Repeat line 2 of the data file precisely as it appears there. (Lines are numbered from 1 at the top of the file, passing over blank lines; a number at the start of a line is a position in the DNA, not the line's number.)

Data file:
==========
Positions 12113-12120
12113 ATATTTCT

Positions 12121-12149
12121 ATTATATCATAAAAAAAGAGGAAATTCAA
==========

12113 ATATTTCT